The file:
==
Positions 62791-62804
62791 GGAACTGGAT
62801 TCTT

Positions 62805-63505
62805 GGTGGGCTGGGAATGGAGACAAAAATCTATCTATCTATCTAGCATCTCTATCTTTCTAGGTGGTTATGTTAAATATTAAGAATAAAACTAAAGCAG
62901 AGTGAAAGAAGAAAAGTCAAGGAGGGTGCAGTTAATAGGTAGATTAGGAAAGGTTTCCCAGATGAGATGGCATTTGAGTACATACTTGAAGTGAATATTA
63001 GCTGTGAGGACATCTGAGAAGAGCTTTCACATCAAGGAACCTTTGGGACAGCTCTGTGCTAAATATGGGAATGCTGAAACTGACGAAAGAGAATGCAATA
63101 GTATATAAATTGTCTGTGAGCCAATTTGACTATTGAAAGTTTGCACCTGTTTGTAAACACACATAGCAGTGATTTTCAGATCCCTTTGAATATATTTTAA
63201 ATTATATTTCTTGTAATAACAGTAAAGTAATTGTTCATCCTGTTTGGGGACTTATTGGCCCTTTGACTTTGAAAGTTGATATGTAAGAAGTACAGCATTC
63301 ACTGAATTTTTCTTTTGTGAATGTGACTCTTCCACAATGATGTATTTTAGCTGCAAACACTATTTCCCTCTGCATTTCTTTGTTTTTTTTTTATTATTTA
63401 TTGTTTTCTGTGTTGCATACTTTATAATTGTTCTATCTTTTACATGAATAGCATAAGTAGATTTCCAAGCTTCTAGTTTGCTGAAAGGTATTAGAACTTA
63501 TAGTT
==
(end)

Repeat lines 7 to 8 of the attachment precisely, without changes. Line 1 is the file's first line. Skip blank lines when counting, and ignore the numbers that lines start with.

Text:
63001 GCTGTGAGGACATCTGAGAAGAGCTTTCACATCAAGGAACCTTTGGGACAGCTCTGTGCTAAATATGGGAATGCTGAAACTGACGAAAGAGAATGCAATA
63101 GTATATAAATTGTCTGTGAGCCAATTTGACTATTGAAAGTTTGCACCTGTTTGTAAACACACATAGCAGTGATTTTCAGATCCCTTTGAATATATTTTAA